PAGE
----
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Title:[Letter] 1849 Jun. 16, Nashville, [to] Dr. James Gorver / William H. Russell : a machine readable transcription of an image
Author: Russell, William H.
Availability:

This work is the property of the Special Collections Library, University of Tennessee, Knoxville, TN. It may be used freely by individuals for research, teaching, and personal use as long as this statement of availability is included in the text. For all other use contact the Special Collections Librarian, Hoskins Library, University of Tennessee, 1401 Cumberland Avenue, Knoxville, TN 37996. (865) 974-4480.

Date: June 16, 1849
Extent: 6p
Summary:summary
Collection:William Russell Letter
Box:MS-852
Folder:n/a
Document: sc169
Keywords:




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Nashville
June 16th 1849Dear Cousin James_

You have doubtless thought that I am slow to fulfil my promises, but when you reflect upon the surrounding circumstances, I am sure you can no longer withhold the act of forgiveness. Though I have been on foot ever since I bade adieu to the sunny land of the South, to return to my old tramping grounds in the "volunteer state," yet I have been made to tremble time after time, when I witnessed the many human forms bending toward the tomb of oblivion, and passing quickly away into an endless eternity. I have seen disease in its most agonizing form, and the minister of death in his blackest habilaments [habiliments]. I have heard the shrieks of mothers and relatives, the most heartrendering, mingled with tears of the deepest sorrow. I have heard the muffled drum, and the solemn tread of feet moving in procession to the lonely grave. Yes, I have heard the funeral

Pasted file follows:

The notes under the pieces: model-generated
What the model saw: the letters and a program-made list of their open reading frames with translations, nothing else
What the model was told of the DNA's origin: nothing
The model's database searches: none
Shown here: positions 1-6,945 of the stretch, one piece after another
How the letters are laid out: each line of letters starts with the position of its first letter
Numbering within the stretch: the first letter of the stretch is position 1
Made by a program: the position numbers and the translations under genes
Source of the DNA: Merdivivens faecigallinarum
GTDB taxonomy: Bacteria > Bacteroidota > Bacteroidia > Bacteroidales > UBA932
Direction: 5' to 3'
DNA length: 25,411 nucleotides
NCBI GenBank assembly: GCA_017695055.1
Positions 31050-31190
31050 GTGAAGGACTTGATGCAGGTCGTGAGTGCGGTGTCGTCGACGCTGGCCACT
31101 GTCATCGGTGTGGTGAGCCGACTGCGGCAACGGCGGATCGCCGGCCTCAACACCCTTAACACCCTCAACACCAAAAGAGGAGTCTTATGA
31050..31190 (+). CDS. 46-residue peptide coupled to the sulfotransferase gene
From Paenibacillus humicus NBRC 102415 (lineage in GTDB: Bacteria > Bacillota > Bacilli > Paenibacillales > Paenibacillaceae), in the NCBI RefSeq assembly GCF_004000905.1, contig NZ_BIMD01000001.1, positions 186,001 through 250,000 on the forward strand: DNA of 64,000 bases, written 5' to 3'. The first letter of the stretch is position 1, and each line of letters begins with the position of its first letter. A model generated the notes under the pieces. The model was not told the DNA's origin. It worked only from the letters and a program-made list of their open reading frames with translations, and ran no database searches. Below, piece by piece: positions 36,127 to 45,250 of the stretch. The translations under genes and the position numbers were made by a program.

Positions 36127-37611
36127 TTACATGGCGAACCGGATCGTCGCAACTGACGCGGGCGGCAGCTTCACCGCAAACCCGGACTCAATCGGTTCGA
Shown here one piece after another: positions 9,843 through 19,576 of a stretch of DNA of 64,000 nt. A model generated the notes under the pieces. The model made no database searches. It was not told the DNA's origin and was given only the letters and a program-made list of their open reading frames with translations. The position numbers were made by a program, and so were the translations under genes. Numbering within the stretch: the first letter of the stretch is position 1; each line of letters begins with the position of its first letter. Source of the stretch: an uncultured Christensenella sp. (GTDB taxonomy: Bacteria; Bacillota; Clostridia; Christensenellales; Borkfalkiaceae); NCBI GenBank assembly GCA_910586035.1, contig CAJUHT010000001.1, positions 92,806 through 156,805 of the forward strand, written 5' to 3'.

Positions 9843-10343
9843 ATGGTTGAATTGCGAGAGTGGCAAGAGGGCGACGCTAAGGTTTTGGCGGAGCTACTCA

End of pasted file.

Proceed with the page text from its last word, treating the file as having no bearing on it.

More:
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dings sabbath after sabbath, and the shriek of despair ever and anow grates upon my ear. I see the badge of mourning worn in every circle_ and I see too, the physician, the parson and the hearse hurrying from house to house.

But perhaps you may say, that I am growing mad. Say not so! Tis the cholera that is working death and destruction to such a fearful extent. Every-body is panic-stricken, and no doubt some contract the disease through dread and fear_forty deaths will do for twenty-four hours! I would not be surprised if a perfect stampede takes place.

Ex-president Polk breathed his last at eighteen minutes of five oclock last evening, and was buried this evening. He professed religion during his illness, and the ordinance of baptism was administered by the Rev. [Reverend] J. B. McFerrin .

Yes, his spirit hath fled from earth, but not without leaving behind a name that will live.

His remains slumber by the side of Tennessee's favorite son, the patriotic Grundy_ two names intimately blended together, both wore their